A great activity for everyone

Urban Planning

Urban Planning
By Jon Zajac

As an urban planner, I believe that incorporating urban planning-themed icebreaker questions into events can be a fun and engaging way to spark conversations and build connections among attendees. By asking “This or That” questions related to urban planning topics, you can help participants learn about each other’s interests, values, and perspectives in a low-pressure and interactive format.

How to incorporate Urban Planning themed This or That questions

To incorporate urban planning-themed “This or That” questions into your upcoming event, follow these steps:

  1. Research relevant topics and themes related to urban planning that resonate with your audience. Consider their backgrounds, interests, and goals when selecting the questions.

  2. Create a list of 15-20 “This or That” questions that are fun, thought-provoking, and accessible. Make sure they are not too complex or technical, but rather encourage participants to share their opinions and experiences.

  3. Prepare the materials for the activity, such as cards, posters, or a slideshow presentation, depending on your format. Ensure that they are visually appealing, easy to read, and accessible to all attendees.

  4. Set up the space and time for the icebreaker activity during the event. Consider factors such as noise levels, lighting, and seating arrangements to ensure a comfortable and inclusive environment.

  5. Encourage participation by explaining the rules and format of the activity, and inviting attendees to form small groups or pairs. Make sure everyone has an opportunity to answer each question and listen actively to their responses.

  6. Facilitate the discussion by asking follow-up questions, sharing insights, and promoting active listening. Encourage participants to build on each other’s ideas and experiences, and avoid dominating the conversation or imposing your own views.

  7. Conclude the activity by summarizing key takeaways, insights, or commonalities that emerged during the discussion. Consider using some of these themes as a starting point for further conversations or activities throughout the day.

Ideas on different themes of questions

To keep your urban planning-themed icebreaker questions fresh and engaging, you can explore different themes and categories that are relevant to the field. Here are some ideas:

  • Urban design: Ask questions related to the visual, functional, and social aspects of urban spaces (e.g., “Do you prefer walking or biking in cities?” or “What is your favorite public space in your city?”).

  • Transportation: Ask questions about modes of transportation, accessibility, and equity (e.g., “Would you rather have a car or a bike in the city?” or “How can we improve public transit for all communities?”).

  • Housing: Ask questions related to housing affordability, quality, and design (e.g., “What is your ideal type of housing?” or “How can we address homelessness in our cities?”).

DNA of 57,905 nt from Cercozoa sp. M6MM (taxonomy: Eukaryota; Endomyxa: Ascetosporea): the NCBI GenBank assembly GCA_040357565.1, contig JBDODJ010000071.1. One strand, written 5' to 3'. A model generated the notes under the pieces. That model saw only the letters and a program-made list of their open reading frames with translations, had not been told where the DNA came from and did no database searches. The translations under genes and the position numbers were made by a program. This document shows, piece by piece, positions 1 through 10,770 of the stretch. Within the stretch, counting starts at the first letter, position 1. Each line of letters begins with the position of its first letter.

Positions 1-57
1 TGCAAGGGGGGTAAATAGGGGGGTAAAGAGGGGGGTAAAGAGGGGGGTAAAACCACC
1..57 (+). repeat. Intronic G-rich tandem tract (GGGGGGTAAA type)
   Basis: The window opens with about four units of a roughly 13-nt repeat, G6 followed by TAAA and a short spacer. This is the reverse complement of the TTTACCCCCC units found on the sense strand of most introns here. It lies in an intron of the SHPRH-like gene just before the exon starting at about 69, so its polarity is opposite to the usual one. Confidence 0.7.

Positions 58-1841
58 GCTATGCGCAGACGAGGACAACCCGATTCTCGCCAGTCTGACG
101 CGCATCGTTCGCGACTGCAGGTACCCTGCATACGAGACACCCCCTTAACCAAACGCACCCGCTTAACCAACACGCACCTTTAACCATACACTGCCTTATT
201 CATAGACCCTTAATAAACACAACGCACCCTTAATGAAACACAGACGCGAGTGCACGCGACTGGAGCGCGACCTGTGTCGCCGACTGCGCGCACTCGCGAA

• Environment: Ask questions about sustainability, resilience, and green infrastructure (e.g., “Which city do you think has the best urban forest?” or “How can we reduce carbon emissions in cities?”).

  • Community engagement: Ask questions related to public participation, co-creation, and empowerment (e.g., “Do you feel heard by your local government?” or “What are some ways to engage marginalized communities in urban planning?”).

By incorporating these different themes of questions into your urban planning-themed icebreaker activity, you can create a dynamic and inclusive environment that fosters learning, connection, and collaboration among participants.

My favorite Urban Planning themed This or That questions

  1. Public transportation or personal vehicle?
  2. Bike lanes or wider sidewalks?
  3. Tall skyscrapers or low-rise buildings?
  4. Mixed-use development or single-use zoning?
  5. Green roofs or solar panels?
  6. Pedestrian-only streets or shared spaces?
  7. Social housing or luxury apartments?
  8. Green spaces or public art?
  9. Rental units or owner-occupied housing?
  10. Transit-oriented development or suburban sprawl?
  11. Historic preservation or new construction?
  12. Community gardens or farmers markets?
  13. Adaptive reuse or demolition?
  14. Complete streets or auto-centric design?
  15. Compact cities or urban sprawl?
  16. Flood control measures or coastal retreat?
  17. Accessible sidewalks or curb cuts?
  18. Building setbacks or street-front buildings?
  19. Mixed-income neighborhoods or gentrification?
  20. Traffic calming measures or high-speed roads?
  21. Accessible public transportation or private shuttles?
  22. Greenway trails or bike share programs?
  23. Parking minimums or maximums?
  24. Universal design or accessibility retrofits?
  25. Light rail or buses?
  26. Smart city technology or traditional infrastructure?
  27. Outdoor dining or food trucks?
  28. Public housing or housing vouchers?
  29. Car-free zones or HOV lanes?
  30. Rain gardens or stormwater detention ponds?

About the author

Jon Zajac

Jon Zajac

Founder & Chief Icebreaker

I started Icebreaker Spot because I truly believe that strong connections are the foundation of successful teams. I wanted to create a platform that would make it easy for people to find and share icebreakers and team building activities, empowering them to build trust, foster collaboration, and ultimately, achieve greatness together.